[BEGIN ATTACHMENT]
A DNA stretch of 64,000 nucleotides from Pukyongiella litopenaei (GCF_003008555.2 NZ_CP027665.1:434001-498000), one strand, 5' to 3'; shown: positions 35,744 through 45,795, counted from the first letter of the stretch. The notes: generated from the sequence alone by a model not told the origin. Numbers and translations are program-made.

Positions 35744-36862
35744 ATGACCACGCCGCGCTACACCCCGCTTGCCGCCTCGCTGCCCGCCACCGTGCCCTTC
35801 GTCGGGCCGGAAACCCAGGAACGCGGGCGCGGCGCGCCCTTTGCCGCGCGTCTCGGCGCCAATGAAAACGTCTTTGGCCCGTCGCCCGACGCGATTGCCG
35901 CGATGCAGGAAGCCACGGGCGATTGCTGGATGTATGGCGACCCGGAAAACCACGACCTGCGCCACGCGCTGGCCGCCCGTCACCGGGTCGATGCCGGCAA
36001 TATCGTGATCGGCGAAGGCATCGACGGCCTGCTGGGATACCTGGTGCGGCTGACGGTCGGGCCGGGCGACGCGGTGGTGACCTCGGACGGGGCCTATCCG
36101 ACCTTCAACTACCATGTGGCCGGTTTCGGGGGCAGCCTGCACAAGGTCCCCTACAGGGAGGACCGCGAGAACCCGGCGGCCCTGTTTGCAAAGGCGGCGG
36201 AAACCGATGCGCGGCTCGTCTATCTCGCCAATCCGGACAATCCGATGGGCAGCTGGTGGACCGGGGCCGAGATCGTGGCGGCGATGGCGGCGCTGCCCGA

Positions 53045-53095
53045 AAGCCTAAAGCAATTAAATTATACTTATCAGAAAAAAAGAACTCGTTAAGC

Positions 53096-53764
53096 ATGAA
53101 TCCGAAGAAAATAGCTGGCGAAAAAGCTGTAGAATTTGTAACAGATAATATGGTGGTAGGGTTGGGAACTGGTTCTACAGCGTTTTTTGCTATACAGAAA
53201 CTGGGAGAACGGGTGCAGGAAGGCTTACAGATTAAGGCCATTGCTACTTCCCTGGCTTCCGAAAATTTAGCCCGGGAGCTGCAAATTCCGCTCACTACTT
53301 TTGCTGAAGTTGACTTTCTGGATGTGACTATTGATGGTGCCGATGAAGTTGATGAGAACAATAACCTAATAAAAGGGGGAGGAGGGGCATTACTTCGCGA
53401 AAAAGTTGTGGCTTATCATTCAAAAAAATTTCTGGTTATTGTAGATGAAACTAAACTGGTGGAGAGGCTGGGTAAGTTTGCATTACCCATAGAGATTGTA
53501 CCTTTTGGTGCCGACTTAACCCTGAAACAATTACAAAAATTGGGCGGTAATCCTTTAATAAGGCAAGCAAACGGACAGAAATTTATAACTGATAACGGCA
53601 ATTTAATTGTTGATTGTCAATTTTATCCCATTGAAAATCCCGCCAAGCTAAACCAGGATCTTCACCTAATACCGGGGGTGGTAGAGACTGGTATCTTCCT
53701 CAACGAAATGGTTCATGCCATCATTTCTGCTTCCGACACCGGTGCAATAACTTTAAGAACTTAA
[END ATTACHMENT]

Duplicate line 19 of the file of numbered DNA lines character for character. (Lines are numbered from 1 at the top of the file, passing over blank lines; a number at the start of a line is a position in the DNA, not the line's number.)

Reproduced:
53701 CAACGAAATGGTTCATGCCATCATTTCTGCTTCCGACACCGGTGCAATAACTTTAAGAACTTAA